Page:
Illustration by Alisa Yang.

Illustration by Alisa Yang.

DECODER

Vita Breva

In “Her Story” you watch a handful of video clips of a staged interrogation. You then have the option to type in searches for key words—if you type the right words, you get more clips from the interrogation. If you do enough of the right searches and watch enough of the right clips, you find out about the murder.


Though it is innovative, award-winning and thought-provoking, “Her Story” isn’t art. Or, while it is art in the sense that creative products by creative people are, broadly, art, it isn’t art in the sense of the sorts of things usually covered in Artillery or Artforum or that generally appears in museums—it’s marketed as an avant-garde video game. You may have guessed this from the description for one major reason: it sounds like it takes too long.


Our attitude toward what constitutes the lines between “video art” and “a movie” and “interactive video installation” and “video game” reveals something about the nature of the definition of fine art in the last 100 years: Art is short things. If an adult with their clothes on is happily interacting with an inanimate object for over a half-hour and not producing anything from the experience there’s a 99% chance that object is marketed as a game.


The one-minute Six Men Getting Sick (Six Times) is art, Eraserhead (no less baffling, and by the same author) is a movie. It has currency with a wider, if still niche, audience far beyond people who go to museums. The few long film/video pieces unambiguously commercially classified as fine art—such as Matthew Barney’s films—seem to have landed there by dint of both a long pre-long-form gallery pedigree and by making a point of prodding the audience to see how long its attention can be held/sustained despite the absence of narrative. The “Cremasters” are essentially about testing the boundary of the audience’s patience for anti-narrative in the same way older artists might’ve tested the boundary of the canvas by attaching a broom or a receipt to a flat painting.


But the reason why these commercial and mental categories—narrative films with strong plot arcs that appear in theaters before wide audiences vs. moving talking-art objects in museums that don’t have plots, open-ended video installations in galleries vs. video games in peoples’ houses—even discretely exist is interesting.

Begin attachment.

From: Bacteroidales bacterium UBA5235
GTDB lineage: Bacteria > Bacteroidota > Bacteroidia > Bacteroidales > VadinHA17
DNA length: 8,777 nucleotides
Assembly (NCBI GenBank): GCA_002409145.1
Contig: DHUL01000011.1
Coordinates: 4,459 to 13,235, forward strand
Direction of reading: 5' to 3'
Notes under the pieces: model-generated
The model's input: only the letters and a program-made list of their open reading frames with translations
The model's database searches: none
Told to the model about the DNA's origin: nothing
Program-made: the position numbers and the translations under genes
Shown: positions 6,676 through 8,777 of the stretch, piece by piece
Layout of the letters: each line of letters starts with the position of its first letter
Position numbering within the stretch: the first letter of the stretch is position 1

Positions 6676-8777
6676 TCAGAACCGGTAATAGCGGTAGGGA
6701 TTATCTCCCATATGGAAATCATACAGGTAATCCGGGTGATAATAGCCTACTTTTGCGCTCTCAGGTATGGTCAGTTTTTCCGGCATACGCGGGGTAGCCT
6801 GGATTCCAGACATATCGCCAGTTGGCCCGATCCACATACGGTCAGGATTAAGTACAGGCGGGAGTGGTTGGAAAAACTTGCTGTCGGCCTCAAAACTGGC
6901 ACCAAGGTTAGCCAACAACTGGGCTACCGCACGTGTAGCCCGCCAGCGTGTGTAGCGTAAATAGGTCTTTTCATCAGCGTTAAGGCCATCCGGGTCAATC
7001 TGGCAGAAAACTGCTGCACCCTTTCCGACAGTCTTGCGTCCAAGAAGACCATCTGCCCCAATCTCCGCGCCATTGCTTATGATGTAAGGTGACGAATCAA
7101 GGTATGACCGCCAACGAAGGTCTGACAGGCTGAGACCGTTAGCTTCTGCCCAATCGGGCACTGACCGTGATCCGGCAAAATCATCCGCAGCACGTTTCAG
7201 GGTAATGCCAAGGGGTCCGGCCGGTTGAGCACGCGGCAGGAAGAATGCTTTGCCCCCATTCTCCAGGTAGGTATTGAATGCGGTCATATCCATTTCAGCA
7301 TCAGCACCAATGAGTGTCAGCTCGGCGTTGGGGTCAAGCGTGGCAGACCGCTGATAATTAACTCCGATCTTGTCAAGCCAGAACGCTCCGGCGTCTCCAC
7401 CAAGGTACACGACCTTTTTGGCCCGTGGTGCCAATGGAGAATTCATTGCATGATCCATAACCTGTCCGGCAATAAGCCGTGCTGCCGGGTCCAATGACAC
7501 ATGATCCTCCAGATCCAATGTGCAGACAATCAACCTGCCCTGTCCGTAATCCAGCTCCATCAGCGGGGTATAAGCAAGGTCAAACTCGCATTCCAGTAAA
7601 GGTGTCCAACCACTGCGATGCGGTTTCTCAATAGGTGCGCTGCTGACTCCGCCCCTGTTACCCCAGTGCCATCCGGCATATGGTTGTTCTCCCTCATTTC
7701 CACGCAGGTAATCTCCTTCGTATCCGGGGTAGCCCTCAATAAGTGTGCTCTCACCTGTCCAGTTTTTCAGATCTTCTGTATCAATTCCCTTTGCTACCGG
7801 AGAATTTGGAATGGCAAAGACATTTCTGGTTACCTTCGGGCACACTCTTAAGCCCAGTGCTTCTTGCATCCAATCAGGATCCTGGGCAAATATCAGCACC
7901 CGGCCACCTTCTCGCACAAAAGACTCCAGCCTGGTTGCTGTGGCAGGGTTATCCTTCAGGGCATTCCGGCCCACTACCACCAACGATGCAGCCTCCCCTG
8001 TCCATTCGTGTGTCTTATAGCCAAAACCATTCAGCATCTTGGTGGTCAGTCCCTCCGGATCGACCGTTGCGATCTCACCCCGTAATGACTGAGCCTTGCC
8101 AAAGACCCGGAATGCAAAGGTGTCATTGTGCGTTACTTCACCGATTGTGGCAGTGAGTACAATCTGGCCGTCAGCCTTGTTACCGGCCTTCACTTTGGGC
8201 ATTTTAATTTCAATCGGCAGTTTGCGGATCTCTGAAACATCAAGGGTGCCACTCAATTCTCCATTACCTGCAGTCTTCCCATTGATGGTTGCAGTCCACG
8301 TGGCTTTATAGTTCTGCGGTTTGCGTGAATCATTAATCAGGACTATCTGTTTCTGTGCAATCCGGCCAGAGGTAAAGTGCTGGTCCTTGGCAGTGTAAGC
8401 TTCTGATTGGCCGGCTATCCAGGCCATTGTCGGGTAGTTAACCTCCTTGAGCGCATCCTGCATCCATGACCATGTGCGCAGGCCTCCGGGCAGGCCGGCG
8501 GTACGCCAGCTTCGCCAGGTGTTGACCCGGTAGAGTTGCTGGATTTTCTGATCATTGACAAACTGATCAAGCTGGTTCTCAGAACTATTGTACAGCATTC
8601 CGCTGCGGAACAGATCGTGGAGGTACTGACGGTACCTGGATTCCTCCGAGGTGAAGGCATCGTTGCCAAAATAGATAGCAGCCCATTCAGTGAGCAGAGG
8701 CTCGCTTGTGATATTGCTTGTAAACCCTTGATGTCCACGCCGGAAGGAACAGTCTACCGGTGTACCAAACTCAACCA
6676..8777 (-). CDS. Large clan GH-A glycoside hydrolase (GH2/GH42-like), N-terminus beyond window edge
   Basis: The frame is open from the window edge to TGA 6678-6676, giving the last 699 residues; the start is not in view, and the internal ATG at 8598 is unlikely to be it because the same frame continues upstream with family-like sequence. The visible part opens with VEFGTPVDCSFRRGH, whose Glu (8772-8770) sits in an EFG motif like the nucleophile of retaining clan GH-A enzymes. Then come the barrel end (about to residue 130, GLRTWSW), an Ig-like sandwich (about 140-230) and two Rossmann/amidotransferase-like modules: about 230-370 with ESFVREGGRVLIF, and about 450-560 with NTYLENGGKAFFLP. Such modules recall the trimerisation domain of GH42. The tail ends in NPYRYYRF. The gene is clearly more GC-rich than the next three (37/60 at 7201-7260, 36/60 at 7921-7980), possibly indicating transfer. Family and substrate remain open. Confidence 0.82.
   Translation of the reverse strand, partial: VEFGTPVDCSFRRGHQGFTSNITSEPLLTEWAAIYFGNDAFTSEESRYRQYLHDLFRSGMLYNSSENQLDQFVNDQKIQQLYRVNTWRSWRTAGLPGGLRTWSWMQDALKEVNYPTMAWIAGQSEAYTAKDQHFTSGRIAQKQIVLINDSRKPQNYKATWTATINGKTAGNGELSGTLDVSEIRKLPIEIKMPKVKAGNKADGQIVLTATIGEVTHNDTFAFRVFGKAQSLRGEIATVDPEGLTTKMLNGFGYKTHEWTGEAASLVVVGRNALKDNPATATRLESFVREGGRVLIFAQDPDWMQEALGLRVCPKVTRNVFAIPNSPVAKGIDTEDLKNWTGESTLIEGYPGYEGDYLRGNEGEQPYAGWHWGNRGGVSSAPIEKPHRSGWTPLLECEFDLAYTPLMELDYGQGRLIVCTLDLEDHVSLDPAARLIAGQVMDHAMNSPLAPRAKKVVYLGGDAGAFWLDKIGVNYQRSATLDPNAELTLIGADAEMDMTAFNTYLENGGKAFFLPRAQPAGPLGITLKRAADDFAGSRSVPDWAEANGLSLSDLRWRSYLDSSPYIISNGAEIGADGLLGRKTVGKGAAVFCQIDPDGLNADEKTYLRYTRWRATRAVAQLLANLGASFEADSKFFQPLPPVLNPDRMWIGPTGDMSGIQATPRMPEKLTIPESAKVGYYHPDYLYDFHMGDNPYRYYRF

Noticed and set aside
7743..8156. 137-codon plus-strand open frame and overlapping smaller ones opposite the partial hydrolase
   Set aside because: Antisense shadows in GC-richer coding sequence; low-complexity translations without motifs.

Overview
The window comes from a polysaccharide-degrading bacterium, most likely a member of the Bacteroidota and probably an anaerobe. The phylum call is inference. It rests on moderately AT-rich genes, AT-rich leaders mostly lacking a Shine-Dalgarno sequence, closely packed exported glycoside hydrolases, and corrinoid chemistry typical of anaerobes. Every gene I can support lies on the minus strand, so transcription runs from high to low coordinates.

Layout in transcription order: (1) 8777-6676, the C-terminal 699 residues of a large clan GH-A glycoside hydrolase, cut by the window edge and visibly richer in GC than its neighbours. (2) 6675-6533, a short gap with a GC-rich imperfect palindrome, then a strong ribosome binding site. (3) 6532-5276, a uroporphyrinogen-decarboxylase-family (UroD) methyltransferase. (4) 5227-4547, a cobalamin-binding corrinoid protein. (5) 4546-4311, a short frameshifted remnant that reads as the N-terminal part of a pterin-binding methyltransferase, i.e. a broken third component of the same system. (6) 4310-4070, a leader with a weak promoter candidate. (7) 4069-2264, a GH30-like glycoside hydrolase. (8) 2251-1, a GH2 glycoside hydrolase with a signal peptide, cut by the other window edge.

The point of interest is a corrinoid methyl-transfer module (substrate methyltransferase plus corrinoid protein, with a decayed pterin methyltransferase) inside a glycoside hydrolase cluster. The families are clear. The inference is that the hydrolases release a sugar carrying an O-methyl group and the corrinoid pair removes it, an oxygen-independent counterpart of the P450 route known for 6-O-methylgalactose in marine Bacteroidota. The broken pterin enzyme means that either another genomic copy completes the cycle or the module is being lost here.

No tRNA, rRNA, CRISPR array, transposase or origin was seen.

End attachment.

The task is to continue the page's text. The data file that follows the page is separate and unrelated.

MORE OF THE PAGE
The art-loving classes have no philosophical opposition to The Long Experience—they respect the full Artness of Burroughs novels and Werner Herzog films, but there is a boundary unease about what gets in to the places we show and talk about fine art. The actual reason is historical: Once art was largely in wealthy homes, then: democratizing eras and public museums. This is an old story—the easel-sized sitting-room painting was replaced by the portable murals of the Abstract Expressionist era.


But something else happened as well: art went from something you (lucky few) saw every day on your way to open the curtains to something you (now any motivated citizen) visited between something and lunch or between lunch and something. Just as this democratization brought on a change in the size of art and in the content of art, it also brought on a change in the way art expected itself to be taken in.


A powerful and hidden force in defining what “art” means since 1900 has been the fact that the most commercially successful fine artists have adapted their work to reward shorter and shorter viewing times. Whatever the experience of art used to be, the Platonic ideal for the postmodern work became: you go, you look briefly (at Stella, Warhol, Hirst, Walker,) you have your mind blown, then walk away. The curve of fine art has been bending toward the haiku—and not because the haiku is inherently deeper or more relevant to our new century than the epic (or even to the 200-page haiku anthology), but merely because of the way we have to interact with the physical spaces we keep fine art in.


But there has always been a counterforce: ordinary people curate their homes and every creative industry outside the fine art business has been happy to oblige. Video games advertise themselves on not just their length in hours but their replay value; comics and even the hippest graphic novels offer image after image strung together by narratives that keep their viewers reading a single artist years longer than they’ll read an art history text full of pictures they enjoy just as much or more.


Short-form rewards certain qualities: simple shapes rather than complex ones, the one-liner over the long game, the topical rather than the philosophical, broad-brush messages over analytical ones, juxtaposition instead of immersion, the identifiable over the abstract, big instead of small. Noble work has been done with these tools—also most advertising. But let’s not fool ourselves that they show up in our galleries more often than in the outside world because they’re better—they show up in our galleries because they’re galleries.